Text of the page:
Just Imagine…

There is one world which so far exists only on paper but is far from fiction: the new heavens and new earth that will endure for eternity after Jesus returns.
on Sep 18, 2019 · 5 comments

Two weekends ago, I went to Orlando with my wife and three kids on our annual Florida pilgrimage. We usually visit different theme parks during our trips, and this year we went to Disney’s Animal Kingdom and Universal Studios’ Islands of Adventure. The heat was oppressive, the lines were short, and much water and ice cream was consumed. It was a great trip capped off by a visit to the beach before heading home.

There are plenty of worlds to visit within these parks, both real and imagined, but the highlights are the alien world of Pandora at Animal Kingdom and The Wizarding World of Harry Potter at Islands of Adventure. I’m a scifi guy so Pandora is more exciting for me but my wife was eager to try the new Hagrid’s Motorbike ride with our son, and they said it was well worth the one-hour wait time. Apparently this is where all of the thrill seekers went because the lines for the other rides were just ten minutes, but I wasn’t complaining.

If you’ve ever been to these parks or similar recreated worlds, it can be a truly magical feeling, seeing places and things that only existed in your mind or on the big screen. I’ve never been to New Zealand but I imagine that the LoTR tour would beat anything that a theme park can produce. Yet walking among glowing alien plants or weaving your way through the halls of Hogwarts has a transportive effect that stimulates your senses along with your imagination.

Countless fictional worlds exist only on paper, and many would not translate well into theme park experiences. Brandon Sanderson’s Mistborn books take place in an immersive world but making rides and attractions out of swallowing vials of metal flakes suspended in alcohol would be a difficult task. Even the world of Westeros from the Game of Thrones books and TV show seems too big for a theme park, though I wouldn’t be surprised if one was already in development.

There is one world which so far exists only on paper but is far from fiction: the new heavens and new earth that will endure for eternity after Jesus returns. This world will be the home of God’s children, not a heavenly paradise in the clouds. There are numerous interpretations of what is depicted in Scripture, but since we love to use our imagination, let us consider what this new world would look and feel like.

What does the Bible say about our eternal home? Isaiah 65:17 and Revelation 21:1-5 tells us that everything will be new and that the former things have passed away. All pain and sorrow will be forgotten and God will be the joy of our existence. We don’t know if this means we won’t know one another in eternity, but there will be no memory of past hurts or sins. Every moment will be pure joy in the presence of God.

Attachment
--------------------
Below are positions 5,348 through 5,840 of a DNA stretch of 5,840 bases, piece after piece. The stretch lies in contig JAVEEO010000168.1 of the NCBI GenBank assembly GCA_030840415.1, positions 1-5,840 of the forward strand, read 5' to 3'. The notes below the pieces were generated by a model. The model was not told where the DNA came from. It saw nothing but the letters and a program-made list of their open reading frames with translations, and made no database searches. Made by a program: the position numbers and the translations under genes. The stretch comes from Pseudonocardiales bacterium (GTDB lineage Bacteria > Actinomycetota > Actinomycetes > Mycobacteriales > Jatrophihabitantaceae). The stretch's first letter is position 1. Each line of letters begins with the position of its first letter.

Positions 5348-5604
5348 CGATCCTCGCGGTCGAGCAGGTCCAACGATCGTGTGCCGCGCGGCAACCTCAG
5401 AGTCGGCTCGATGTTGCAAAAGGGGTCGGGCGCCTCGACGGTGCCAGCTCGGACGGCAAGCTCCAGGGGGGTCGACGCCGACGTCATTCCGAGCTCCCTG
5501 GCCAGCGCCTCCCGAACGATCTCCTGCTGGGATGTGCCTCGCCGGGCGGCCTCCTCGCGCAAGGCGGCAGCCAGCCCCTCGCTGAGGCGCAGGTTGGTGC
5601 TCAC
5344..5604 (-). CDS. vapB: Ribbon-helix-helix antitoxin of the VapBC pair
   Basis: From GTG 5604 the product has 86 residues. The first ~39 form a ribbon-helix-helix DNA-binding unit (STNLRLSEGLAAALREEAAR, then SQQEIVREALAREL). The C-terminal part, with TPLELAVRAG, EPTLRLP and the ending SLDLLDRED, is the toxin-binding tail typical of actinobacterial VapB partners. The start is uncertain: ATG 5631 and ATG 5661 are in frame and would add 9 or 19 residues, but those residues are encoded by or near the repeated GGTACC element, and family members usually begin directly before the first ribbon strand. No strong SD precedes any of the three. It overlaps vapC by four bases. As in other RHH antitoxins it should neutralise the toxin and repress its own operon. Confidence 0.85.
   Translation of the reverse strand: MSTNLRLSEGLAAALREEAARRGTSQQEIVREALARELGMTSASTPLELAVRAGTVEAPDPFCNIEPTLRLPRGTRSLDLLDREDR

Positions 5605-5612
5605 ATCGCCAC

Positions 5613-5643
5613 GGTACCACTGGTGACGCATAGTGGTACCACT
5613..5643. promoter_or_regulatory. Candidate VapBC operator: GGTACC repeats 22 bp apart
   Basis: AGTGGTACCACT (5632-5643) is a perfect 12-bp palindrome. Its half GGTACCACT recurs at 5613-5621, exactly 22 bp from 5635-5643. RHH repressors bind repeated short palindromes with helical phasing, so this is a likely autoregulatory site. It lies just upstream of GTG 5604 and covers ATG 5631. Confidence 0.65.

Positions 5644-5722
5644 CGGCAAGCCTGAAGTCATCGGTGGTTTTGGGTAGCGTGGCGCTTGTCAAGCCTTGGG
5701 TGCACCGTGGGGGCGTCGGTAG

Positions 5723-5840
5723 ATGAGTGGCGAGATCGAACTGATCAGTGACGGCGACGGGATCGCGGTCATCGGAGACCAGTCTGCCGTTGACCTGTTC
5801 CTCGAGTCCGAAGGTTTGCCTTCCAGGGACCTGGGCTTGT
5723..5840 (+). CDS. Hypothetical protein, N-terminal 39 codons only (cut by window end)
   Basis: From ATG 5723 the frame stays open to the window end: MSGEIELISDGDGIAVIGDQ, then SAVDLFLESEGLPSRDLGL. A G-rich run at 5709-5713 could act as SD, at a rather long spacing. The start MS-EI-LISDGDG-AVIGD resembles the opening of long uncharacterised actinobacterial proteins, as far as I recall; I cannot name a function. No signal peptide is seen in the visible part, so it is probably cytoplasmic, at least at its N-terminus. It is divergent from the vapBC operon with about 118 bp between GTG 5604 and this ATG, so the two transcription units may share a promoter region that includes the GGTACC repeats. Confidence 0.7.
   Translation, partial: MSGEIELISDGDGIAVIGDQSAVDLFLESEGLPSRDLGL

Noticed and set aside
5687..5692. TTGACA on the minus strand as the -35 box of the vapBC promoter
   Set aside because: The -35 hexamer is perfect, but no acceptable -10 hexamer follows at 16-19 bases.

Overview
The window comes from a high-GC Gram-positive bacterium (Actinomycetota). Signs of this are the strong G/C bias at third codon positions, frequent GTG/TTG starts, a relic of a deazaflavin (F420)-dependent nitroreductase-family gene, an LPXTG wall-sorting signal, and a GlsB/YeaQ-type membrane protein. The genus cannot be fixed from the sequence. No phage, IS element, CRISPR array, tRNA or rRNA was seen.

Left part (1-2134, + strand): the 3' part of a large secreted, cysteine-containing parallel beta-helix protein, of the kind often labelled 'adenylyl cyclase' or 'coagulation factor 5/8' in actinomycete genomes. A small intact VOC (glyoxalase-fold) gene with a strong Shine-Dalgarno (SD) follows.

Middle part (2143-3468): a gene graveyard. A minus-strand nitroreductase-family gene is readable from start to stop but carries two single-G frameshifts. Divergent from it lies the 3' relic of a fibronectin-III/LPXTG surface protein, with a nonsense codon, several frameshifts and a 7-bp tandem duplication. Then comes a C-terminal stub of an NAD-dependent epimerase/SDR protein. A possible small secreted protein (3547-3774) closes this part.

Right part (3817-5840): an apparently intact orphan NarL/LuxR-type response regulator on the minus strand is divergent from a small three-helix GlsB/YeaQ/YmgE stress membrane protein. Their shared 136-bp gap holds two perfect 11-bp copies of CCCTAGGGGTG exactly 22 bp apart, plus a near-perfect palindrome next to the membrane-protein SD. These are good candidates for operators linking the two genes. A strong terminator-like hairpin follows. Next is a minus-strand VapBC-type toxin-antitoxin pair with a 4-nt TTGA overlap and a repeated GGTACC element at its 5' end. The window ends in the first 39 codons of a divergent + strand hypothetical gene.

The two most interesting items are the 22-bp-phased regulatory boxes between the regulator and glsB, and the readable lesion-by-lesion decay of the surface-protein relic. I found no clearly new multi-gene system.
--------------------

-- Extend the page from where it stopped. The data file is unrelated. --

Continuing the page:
What will this new world look like? The book of Revelation indicates that there is no more sea (21:1) and that believers will dwell in a massive city made of gold and jewels (21:10-21) and that there is no more sun or moon (21:23). This seems to be in contrast with how God’s creation was originally set up, with man and woman living in a garden to cultivate. It seems like a poor use of the world’s space to corral everyone into a city, especially with no more sea. But of course, if that is how God designs it, that is without question the absolutely best eternity possible.

The most important thing is that we will be with God, physically and spiritually. Rev. 21:22 tells us that there is no more temple, because God is the temple. Regardless of how the new world looks, the best part  will be enjoying the presence of God in its fullest sense. That’s something that no depth of imagination can ever approach, and we will just have to wait until that glorious day comes.

Mark Carver writes dark, edgy books that tackle tough spiritual issues. He is currently working on his ninth novel. Besides writing, Mark is passionate about art, tattoos, bluegrass music, and medieval architecture. After spending more than eight years in China, he now lives with his wife and three children in Atlanta, GA. You can find Mark online at MarkCarverBooks.com and at Markcarverbooks on Facebook.
  1. A lot of Revelations seems to be representation, rather than literal, so there’s that. Like, there’s reasons why there’s so many different assumptions and interpretations of that book.

  2. Kirsty says:

    But the city has the tree of life in too. So it’s a garden city. Best of both. And it doesn’t say they’re coralled in it – the gates are open. (not to mention the symbolic aspects)

    • As I’m rebutting tomorrow, the city (whether metaphorical or literal) is not, anyway, the sum-total of the New Heavens and New Earth. It’s a representation of, and/or a literal city located within, the very literal planet Earth, made new.

What do you think?